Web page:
July 26th, 2013.
The Nature of Leadership
“Gatchaman Crowds” – it’s not Gatchaman’s Crowds, it’s basically a two-part title. Gatchaman, and Crowds. These are the two main parties at work here.
- So all MESS stopped harming humans? That means higher functions, society. Then again, we’ve known MESS are basically alien refugees. Their depiction makes it easy to forget that they’re not slavering, unthinking monsters.
- BTW, for those who don’t notice what Hajime is singing in the background, it’s “Pai, pa-pai…”, I wouldn’t be surprised if the MESS takes to humming it as well.
- Pai-chan, you really should brush up on your leadership skills, looking so lost, being so impulsive, in front of anyone. Then again, aside from senpai, it never truly seemed like anyone paid him much mind, mind.
- Note, all the pre-OP section didn’t cover much information, it could impart this knowledge in about 30 seconds, most of it was just having us see this failure of a Gatchaman-branch, just see their domestic silliness. This is a show about silliness tearing down the leadership-structure. The leader is lead by others and is completely lost. The more lost he is, the less sense he makes, which wasn’t much to begin with.
- Interesting. Very interesting. People use GALAX to expand their social horizons, they help and connect with strangers, rather than only deal with their immediate surroundings. But this is socially only – everyone is so focused on their GALAX that they simply don’t notice the girl with the bunny-ears walking amongst them.
- “Yeah, X tells us everything” – red flag, red alert, man, what a message that should have everyone sitting up and taking notice. (Also appears under thoughts)
- Now I wonder what power Rei has/can give, and if it’s anything beyond the ability to connect users.
- “My opponents? Anyone who’s not fun… I guess.” – Rui.
- Ok, the way the episode ended was really interesting. Can’t wait for next episode.
Thoughts: Mostly on the nature of leadership. This episode, when it comes to discussing the issues of leadership – it says so much, and the ramifications of what it says that it doesn’t explore directly also go quite a way, so I’ll discuss them.
1) Again with the theme of leadership. And yes, that you’re the “leader” doesn’t mean you can solve everything. This is something that had come up in socio-political discussions before. There’s a tendency to try and treat everything as a problem that can be “solved”, that has a simple solution. The real world, alas, is MUCH more complex than that, and some issues have to be lived with, or you have to make slow and gradual advances for decades. There’s no magic bullet that can solve them immediately, and for all time. Thinking in these terms will have you disappointed, and getting no closer to the eventual, hopefuly, solution – because some things may never get resolved.
I just hope the show doesn’t try to sell us the message that there are solutions, immediate, just not via leadership characters. Then again, if we brainwash all of humanity, we surely could achieve anything – social, at least.
2) “Yeah, X tells us everything” – red flag, red alert, man, what a message that should have everyone sitting up and taking notice:
No time for permission from the teachers. But they listen to X. Right now it sort of feels like there is still an authority figure, and it’s actually a lot more concentrated than before. Before you had teachers at school, police and lawyers and doctors, all in their respective spheres. While one might say X-GALAX is merely a tool to control the distribution of knowledge and resources to more effectively handle situations that arise – he can also control who to move where, he can block and spread information as he chooses.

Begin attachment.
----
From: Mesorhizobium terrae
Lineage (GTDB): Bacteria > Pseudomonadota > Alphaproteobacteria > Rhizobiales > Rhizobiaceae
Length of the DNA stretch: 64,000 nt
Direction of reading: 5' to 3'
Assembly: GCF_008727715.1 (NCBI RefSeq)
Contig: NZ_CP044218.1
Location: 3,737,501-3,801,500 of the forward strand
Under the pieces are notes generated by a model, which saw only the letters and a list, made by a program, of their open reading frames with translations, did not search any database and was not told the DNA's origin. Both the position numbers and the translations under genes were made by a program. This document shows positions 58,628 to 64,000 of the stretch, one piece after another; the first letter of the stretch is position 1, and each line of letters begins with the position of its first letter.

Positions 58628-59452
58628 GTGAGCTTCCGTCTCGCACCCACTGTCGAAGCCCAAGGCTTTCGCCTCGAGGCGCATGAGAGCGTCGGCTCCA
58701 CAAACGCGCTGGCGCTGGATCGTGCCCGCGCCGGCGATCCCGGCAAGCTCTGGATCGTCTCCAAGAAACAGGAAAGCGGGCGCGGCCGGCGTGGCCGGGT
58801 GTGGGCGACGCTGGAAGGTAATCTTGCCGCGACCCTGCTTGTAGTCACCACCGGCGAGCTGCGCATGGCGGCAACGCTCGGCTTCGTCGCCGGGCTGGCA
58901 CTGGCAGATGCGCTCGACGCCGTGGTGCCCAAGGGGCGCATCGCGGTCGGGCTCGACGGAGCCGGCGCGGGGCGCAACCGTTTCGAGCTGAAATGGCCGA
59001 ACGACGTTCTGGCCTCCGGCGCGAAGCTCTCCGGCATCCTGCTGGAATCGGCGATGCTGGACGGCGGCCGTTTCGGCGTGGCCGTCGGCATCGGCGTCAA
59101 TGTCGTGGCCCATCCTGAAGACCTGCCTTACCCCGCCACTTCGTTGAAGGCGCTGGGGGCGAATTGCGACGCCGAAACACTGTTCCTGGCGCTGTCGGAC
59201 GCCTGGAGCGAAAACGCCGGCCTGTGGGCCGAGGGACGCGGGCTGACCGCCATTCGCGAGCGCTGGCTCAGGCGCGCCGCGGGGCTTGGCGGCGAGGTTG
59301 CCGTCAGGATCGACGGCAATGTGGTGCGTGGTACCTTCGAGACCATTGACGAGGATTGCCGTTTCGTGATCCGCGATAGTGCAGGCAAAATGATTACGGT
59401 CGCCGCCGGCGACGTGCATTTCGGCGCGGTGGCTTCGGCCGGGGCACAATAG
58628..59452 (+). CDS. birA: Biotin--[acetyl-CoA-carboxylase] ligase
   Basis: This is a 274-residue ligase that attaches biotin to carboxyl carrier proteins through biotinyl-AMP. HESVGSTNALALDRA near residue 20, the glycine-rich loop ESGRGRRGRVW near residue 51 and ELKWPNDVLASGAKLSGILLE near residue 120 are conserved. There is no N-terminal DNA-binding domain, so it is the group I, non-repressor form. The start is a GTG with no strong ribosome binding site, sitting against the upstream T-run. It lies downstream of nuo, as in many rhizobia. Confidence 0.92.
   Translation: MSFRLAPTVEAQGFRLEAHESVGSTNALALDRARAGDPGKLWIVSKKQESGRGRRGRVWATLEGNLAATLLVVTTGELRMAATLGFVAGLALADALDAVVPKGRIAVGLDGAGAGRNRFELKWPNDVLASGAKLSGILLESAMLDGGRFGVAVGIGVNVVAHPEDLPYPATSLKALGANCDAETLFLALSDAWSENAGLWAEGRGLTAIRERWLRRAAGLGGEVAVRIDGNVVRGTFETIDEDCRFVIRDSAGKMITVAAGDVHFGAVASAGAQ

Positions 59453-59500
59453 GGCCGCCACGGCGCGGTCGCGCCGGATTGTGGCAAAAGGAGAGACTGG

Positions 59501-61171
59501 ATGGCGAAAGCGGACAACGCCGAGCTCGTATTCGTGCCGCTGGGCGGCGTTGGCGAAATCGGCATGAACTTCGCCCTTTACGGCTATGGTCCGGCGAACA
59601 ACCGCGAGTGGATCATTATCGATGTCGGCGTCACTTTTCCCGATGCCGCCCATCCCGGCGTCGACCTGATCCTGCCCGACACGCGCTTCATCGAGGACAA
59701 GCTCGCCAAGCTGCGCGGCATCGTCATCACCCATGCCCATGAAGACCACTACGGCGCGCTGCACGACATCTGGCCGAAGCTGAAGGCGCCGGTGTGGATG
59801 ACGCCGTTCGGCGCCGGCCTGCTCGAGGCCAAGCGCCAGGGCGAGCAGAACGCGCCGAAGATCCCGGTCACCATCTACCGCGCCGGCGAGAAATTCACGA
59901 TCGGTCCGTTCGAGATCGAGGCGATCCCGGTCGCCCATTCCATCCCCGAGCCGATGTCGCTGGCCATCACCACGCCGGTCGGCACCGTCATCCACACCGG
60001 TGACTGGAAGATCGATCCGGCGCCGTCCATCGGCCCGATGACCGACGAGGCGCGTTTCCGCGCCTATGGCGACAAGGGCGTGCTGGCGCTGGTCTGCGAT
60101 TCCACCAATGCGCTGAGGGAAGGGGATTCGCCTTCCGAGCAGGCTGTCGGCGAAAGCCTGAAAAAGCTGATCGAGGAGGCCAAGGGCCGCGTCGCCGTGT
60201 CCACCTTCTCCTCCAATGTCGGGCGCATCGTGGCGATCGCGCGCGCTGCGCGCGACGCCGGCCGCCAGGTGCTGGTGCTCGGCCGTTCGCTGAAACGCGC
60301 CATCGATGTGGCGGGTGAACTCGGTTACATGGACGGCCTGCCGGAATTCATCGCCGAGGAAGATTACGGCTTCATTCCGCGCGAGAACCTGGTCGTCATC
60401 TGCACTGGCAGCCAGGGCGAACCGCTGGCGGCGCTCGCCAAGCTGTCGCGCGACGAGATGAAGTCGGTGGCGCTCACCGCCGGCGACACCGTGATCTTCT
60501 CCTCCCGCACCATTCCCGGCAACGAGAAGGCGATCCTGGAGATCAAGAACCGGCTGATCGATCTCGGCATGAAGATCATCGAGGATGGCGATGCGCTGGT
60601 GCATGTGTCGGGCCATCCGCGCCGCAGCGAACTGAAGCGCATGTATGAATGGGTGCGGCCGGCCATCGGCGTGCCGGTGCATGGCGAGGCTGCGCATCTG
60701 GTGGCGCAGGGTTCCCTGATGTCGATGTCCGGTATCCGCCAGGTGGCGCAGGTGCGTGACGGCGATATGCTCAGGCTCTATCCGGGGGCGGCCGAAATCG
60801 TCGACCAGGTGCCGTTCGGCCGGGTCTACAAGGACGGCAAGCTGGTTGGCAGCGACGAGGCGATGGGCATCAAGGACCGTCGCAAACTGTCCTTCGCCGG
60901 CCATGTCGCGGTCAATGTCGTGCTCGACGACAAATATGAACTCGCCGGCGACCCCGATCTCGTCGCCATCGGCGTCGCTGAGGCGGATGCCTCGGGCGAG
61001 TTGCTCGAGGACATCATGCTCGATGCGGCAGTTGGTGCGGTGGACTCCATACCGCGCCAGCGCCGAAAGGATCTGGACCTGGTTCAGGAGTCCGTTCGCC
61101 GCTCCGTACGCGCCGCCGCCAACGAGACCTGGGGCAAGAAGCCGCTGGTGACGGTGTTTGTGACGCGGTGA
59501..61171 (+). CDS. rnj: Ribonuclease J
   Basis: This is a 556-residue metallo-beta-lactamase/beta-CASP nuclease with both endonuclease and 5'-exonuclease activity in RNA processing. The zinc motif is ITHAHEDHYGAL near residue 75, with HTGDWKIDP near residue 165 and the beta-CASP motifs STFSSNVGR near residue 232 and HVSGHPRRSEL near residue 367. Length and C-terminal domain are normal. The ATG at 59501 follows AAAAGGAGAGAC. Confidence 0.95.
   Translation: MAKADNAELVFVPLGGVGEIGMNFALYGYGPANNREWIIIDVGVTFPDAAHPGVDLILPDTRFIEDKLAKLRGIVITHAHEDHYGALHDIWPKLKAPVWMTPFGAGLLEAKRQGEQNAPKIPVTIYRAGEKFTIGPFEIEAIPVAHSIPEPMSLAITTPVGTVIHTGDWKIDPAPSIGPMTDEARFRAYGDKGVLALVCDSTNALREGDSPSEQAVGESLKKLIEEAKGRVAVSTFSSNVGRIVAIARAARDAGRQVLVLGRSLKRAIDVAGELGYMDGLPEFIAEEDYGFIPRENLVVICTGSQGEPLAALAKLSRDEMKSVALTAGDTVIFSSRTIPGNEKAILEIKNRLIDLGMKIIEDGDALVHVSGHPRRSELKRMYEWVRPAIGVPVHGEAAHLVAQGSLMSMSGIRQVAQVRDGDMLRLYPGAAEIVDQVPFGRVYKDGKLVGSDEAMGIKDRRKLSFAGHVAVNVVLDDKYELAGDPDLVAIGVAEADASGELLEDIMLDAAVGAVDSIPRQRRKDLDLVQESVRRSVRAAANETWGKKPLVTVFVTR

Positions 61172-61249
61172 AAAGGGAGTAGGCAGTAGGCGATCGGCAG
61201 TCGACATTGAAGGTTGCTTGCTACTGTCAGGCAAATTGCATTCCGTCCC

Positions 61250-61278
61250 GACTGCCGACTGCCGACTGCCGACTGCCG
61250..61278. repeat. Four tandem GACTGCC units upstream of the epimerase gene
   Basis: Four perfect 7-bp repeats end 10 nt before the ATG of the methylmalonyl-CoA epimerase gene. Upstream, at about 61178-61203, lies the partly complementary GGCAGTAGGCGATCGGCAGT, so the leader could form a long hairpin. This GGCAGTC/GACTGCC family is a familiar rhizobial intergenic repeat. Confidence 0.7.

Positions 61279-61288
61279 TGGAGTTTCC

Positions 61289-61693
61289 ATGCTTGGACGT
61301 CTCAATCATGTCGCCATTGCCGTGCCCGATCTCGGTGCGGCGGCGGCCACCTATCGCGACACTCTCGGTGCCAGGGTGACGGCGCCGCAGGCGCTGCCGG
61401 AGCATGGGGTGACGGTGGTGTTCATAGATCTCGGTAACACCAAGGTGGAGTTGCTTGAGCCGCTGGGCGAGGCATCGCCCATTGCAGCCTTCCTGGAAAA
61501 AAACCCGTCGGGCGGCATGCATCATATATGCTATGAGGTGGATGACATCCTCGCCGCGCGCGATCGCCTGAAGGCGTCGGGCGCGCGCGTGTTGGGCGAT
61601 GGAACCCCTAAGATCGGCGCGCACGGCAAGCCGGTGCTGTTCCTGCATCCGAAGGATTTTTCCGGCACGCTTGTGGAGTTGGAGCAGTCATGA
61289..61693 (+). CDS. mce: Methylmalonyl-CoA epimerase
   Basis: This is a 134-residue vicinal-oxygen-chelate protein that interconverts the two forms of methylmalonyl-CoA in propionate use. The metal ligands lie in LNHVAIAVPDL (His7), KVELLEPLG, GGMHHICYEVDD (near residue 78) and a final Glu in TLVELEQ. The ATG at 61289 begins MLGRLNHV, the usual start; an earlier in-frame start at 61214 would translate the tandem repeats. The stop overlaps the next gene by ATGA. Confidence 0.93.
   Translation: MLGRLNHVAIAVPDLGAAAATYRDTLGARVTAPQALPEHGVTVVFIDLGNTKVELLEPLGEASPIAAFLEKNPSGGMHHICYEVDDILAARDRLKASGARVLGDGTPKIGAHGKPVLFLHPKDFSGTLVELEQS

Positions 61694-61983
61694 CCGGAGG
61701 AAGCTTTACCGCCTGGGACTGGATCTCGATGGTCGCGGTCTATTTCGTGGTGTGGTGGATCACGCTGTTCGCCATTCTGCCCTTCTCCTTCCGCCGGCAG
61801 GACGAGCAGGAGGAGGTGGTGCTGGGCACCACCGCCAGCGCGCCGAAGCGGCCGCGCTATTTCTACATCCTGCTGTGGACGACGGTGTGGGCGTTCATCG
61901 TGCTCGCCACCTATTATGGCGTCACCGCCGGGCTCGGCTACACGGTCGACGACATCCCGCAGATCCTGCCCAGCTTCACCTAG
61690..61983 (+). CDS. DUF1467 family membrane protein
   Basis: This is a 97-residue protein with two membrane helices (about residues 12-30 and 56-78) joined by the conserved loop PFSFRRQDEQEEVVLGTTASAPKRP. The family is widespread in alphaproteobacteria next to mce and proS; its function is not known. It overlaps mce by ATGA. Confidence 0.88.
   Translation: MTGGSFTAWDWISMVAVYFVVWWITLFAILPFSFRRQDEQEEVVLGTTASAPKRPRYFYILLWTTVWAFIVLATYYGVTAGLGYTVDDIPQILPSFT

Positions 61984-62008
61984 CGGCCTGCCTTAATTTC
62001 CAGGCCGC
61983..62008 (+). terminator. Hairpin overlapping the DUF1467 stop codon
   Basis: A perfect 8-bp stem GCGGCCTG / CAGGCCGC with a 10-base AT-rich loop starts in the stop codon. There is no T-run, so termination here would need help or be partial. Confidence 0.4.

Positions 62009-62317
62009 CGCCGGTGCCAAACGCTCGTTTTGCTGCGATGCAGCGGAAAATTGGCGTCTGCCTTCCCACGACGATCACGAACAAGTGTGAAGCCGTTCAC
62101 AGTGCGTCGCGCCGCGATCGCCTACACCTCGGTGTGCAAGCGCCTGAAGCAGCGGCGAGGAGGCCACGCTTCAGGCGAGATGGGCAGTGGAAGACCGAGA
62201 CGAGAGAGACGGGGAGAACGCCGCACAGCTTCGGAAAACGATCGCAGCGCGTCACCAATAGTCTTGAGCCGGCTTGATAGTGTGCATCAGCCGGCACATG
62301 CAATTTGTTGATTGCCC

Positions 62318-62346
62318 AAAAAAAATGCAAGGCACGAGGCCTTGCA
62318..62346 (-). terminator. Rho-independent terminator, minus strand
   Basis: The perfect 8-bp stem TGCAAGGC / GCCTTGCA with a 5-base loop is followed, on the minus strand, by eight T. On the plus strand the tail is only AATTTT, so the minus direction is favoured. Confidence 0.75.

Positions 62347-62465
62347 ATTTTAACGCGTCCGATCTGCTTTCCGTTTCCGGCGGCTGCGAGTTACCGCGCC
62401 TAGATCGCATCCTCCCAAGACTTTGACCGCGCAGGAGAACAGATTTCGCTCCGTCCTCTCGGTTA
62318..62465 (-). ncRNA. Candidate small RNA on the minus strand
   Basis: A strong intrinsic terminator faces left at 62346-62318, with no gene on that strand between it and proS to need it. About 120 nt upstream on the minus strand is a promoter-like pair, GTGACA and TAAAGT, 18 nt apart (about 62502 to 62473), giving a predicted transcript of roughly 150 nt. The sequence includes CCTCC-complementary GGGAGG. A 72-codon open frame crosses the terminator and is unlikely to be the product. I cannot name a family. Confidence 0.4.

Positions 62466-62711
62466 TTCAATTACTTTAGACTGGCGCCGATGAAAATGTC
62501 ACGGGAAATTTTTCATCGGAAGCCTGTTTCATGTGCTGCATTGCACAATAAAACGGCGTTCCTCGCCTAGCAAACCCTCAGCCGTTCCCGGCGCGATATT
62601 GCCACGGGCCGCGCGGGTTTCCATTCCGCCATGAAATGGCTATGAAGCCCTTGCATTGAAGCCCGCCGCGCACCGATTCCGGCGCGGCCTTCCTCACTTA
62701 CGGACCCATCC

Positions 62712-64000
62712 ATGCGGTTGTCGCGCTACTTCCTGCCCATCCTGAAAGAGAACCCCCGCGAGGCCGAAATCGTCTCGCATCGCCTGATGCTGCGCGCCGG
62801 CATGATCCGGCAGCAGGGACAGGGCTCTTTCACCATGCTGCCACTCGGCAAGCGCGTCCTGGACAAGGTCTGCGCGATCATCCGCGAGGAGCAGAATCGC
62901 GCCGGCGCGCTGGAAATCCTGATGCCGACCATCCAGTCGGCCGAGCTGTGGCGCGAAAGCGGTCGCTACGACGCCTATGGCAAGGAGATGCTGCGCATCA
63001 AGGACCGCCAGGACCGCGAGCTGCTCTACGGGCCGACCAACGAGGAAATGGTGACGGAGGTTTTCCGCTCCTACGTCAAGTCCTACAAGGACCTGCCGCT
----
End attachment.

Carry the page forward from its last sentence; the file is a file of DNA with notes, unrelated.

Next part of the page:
Sure, thus far he helped others, but look how quickly they act based on information from X, without any additional confirmation. X is the biggest concentration of power and “leadership” right now. Why do they follow him? It’s a different form of leadership, they decided to follow. Sure, they can stop, but it’s still a new form of leadership, to which they surrendered free will.
The teacher follows the same logic. Even if X is trustworthy, and has been so thus far, you still have to not take things at face value, especially not if your only reasoning is that they were true before. No one listens to Hume about induction anymore, eh?
3) You call it “lower confidence”, I call it healthy skepticism. We are looking to tear down centralized leadership, not replace it. Ah, I see. They seek to have a two-tier society, X at top, everyone else below, on the same level. There are some improvements over a complete vertical society, with its stratification, but this is a dictatorship. A benevolent dictatorship of the diffuse knowledge?
4) I’m not sure Rui, when the mission was complete, everyone was happy for the points they received. It truly seemed the reward was almost as important as the task itself. This is always a risk with gamification. Sure, if your goal is to better the world, what does it matter if people better the world for fictitious points and/or to feel better about themselves? Well, you care Rui, as an idealist, and currently you’re providing people with an external reason to do good, which is what you’re decrying now.
5) So, if you can’t follow the internet blindly, Hajime, how do you decide what to follow and what not to? Feels to me this is the big question of the show, right now. How do you decide and find what is worth following, who is worth following? And of course, how far should you go.